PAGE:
Model Driven Forms

Learning Objectives

  • How to create a HTML form with a dynamic select box control.

  • How to define a form model on your component and link it to existing HTML form controls.

Form setup

Whether we are template driven or model driven we need some basic form HTML to begin with.

Important

In model driven forms contrary to what you might think the HTML for our form isn’t automatically created for us.

We still need to write the HTML that represents our form and then explicitly link the HTML form elements to code on our component.

We create a simple bootstrap form with a first name, last name, email, password and language select box controls.

form setup
<form novalidate>
  <fieldset>
    <div class="form-group">
      <label>First Name</label>
      <input type="text"
             class="form-control">
    </div>

    <div class="form-group">
      <label>Last Name</label>
      <input type="text"
             class="form-control">
    </div>
  </fieldset>

  <div class="form-group">
    <label>Email</label>
    <input type="email"
           class="form-control">
  </div>

  <div class="form-group">
    <label>Password</label>
    <input type="password"
           class="form-control">
  </div>

  <div class="form-group">
    <label>Language</label>
    <select class="form-control">
      <option value="">Please select a language</option>
    </select>
  </div>
</form>

We’ve added the novalidate attribute to the form element, by default browsers perform their own validation and show their own error popups. Since we want to handle the form validation ourselves we can switch off this behaviour by adding novalidate to the form element.

Note

We are using the markup and styles from the twitter bootstrap UI framework to structure our form.

Dynamic select controls

We want the select box to have a list of languages for the user to select.

We could hard code the languages in the HTML with <option> tags but we want to make the list dynamic so we can easily add more languages later on. so we:

  1. Add an array of languages to our component.

    langs: string[] = [
      'English',
      'French',
      'German',
    ]
  2. Use an NgFor loop to render these as options in the template.

    <select class="form-control">
      <option value="">Please select a language</option>
      <option *ngFor="let lang of langs"
              [value]="lang"> (1)
              {{lang}} (2)
      </option>
    </select>
  1. The options value

  2. The options label

An option has a label and a value. The label is the text the user sees in the select box and the value is the data that’s stored for that label.

If we ask a select box what option has been selected it returns us the value, not the label.

To set the value of our select box we just bind to the input property of our option using the [value] syntax.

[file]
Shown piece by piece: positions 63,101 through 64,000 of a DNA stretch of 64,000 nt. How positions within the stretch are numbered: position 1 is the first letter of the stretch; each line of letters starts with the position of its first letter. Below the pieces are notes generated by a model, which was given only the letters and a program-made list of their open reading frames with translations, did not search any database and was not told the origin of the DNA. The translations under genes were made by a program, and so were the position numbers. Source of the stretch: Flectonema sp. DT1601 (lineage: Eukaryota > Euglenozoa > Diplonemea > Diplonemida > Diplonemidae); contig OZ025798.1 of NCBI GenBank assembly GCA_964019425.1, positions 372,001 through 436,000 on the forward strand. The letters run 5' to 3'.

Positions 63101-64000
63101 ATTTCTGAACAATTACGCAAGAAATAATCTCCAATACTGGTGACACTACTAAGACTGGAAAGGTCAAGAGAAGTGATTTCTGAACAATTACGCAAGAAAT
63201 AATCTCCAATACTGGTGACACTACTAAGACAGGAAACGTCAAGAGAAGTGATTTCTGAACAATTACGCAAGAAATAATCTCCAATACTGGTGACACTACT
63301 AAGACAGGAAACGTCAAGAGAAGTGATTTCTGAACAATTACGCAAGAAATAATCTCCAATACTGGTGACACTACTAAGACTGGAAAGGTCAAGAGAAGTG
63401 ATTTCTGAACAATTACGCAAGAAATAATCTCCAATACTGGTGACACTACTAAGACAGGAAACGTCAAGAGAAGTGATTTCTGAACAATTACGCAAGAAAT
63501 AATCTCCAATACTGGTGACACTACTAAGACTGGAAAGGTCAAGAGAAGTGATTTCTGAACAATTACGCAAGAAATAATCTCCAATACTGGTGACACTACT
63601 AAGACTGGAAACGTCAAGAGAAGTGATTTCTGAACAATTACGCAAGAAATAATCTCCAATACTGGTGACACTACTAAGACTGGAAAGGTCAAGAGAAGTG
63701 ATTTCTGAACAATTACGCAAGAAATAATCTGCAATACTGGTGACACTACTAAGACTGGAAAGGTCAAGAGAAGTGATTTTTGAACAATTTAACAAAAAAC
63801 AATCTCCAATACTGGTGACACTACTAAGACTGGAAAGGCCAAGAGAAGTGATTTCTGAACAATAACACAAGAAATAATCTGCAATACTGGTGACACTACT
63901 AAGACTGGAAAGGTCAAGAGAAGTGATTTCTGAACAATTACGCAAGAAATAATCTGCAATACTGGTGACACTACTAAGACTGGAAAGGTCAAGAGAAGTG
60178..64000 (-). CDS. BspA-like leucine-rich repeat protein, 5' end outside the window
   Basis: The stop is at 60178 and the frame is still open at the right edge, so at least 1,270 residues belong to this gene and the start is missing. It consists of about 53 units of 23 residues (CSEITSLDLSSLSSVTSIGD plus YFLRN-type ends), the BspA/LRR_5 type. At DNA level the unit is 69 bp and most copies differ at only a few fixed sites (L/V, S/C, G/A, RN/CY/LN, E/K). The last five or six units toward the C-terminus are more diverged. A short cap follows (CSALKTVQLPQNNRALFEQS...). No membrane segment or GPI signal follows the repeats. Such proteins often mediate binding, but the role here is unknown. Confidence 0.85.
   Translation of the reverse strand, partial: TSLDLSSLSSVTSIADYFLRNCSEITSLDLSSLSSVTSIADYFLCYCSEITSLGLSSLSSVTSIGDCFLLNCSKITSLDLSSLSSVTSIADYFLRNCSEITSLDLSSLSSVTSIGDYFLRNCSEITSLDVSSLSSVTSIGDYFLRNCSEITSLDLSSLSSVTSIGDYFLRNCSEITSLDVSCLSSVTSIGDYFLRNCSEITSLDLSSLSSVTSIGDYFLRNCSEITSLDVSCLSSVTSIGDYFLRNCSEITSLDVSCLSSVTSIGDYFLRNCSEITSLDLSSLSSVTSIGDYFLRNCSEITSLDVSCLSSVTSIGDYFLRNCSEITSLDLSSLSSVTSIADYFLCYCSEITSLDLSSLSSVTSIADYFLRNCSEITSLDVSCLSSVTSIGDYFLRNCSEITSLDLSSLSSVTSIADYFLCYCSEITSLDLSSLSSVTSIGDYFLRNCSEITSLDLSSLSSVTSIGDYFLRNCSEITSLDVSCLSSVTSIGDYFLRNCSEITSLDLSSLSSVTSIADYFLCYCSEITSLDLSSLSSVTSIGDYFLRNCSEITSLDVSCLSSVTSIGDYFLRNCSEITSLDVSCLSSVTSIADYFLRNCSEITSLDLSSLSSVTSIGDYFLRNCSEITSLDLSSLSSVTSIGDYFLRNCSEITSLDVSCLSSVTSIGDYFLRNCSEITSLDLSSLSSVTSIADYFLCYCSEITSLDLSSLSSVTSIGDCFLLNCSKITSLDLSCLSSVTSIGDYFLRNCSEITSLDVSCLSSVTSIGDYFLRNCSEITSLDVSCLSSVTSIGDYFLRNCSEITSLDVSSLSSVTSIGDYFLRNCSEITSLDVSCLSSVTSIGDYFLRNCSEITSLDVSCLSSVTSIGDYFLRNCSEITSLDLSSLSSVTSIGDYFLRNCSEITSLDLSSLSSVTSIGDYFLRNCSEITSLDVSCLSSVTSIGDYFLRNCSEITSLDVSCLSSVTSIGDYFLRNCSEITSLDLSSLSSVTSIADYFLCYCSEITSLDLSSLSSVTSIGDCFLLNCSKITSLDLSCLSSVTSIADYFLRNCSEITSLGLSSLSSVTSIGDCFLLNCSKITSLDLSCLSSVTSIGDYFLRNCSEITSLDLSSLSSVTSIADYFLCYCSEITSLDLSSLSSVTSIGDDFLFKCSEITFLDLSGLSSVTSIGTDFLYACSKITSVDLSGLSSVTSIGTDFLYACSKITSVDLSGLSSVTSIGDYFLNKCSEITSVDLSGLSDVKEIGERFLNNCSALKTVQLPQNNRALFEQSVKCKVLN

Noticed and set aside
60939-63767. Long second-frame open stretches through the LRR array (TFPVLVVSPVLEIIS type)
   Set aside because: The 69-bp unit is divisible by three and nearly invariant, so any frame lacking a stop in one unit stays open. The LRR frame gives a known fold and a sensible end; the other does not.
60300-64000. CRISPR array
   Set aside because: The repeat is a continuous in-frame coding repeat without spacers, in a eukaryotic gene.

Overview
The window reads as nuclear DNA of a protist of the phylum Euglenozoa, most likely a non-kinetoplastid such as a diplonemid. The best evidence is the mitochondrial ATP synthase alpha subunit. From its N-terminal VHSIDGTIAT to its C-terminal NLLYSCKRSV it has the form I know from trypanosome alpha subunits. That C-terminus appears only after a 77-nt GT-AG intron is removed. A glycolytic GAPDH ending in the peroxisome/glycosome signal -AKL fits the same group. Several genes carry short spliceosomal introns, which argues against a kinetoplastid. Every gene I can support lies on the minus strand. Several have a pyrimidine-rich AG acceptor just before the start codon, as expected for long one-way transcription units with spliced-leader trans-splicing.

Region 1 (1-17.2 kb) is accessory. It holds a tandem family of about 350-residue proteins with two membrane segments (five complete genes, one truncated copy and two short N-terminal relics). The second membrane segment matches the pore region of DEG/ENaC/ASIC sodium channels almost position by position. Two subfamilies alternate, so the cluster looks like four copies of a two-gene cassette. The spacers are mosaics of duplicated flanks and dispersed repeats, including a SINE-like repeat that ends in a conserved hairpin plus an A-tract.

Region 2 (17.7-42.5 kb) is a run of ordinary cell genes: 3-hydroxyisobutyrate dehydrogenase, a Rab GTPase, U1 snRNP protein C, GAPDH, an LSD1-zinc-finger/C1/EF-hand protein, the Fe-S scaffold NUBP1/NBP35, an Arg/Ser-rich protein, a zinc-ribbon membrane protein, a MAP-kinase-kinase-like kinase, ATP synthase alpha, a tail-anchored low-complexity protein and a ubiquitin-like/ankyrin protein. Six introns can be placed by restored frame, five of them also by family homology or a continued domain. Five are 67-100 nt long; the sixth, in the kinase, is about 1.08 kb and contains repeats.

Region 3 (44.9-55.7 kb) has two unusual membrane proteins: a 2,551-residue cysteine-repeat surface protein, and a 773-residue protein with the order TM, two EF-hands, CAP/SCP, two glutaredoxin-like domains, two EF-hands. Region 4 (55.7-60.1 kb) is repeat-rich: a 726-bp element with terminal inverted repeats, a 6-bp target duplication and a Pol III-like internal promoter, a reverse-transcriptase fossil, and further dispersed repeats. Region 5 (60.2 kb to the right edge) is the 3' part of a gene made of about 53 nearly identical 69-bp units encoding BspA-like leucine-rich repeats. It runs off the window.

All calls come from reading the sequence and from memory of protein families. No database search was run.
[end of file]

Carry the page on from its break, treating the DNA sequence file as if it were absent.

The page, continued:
Form model

We represent the form as a model composed of instances of FormGroups and FormControls.

Lets create the model for our form on our component, like so:

import { FormGroup, FormControl } from '@angular/forms';
.
.
.
class ModelFormComponent implements OnInit {
  myform: FormGroup; (1)

  ngOnInit() {
    myform = new FormGroup({
        name: new FormGroup({ (2)
            firstName: new FormControl(), (3)
            lastName: new FormControl(),
        }),
        email: new FormControl(),
        password: new FormControl(),
        language: new FormControl()
    });
  }
}
1 myform is an instance of FormGroup and represents the form itself.
2 FormGroups can nest inside other FormGroups.
3 We create a FormControl for each template form control.

The myform property is an instance of a FormGroup class and this represents our form itself.

Each form control in the template is represented by an instance of FormControl. This encapsulates the state of the control, such as if it’s valid or invalid and even it’s current value.

These instances of FormControls nest inside our top level myform: FormGroup, but what’s interesting is that we can nest FormGroups inside other FormGroups.

In our model we’ve grouped the firstName and lastName controls under a FormGroup called name which itself is nested under our top level myform: FormGroup.

Like the FormControl instance, FormGroup instances encapsulates the state of all of it’s inner controls, for example an instance of a FormGroup is valid only if all of it’s inner controls are also valid.

Linking the form model to the form template

We have the HTML template for our form and the form model on our component, next up we need to link the two together.

We do this using a number of directives which are found in the ReactiveFormsModule, so lets import that and add it to the imports on our NgModule.

import { ReactiveFormsModule } from '@angular/forms';

formGroup

Firstly we bind the <form> element to our top level myform property using the formGroup directive, like so:

<form [formGroup]="myform"> ... </form>

Now we’ve linked the myform model to the form template we have access to our myform model in our template.

The value property of the myform model returns the values of all of the controls as an object. We can use that with the json pipe to output some useful debug information about our form, like so:

<pre>{{myform.value | json}}</pre>

Running our application now prints out the below in the debug pre tag:

{
  "name": {
    "firstName": null,
    "lastName": null
  },
  "email": null,
  "password": null,
  "language": null
}

Initially this seems quite exciting but as we enter values into each of the input fields in our form we would see that the model isn’t getting updated, the values remain null.

That’s because although we’ve linked the form element to the myform model this doesn’t automatically link each form control in the model with each form control in the template, we need to do this explicitly with the formControlName and formGroupName directives.

formGroupName & formControlName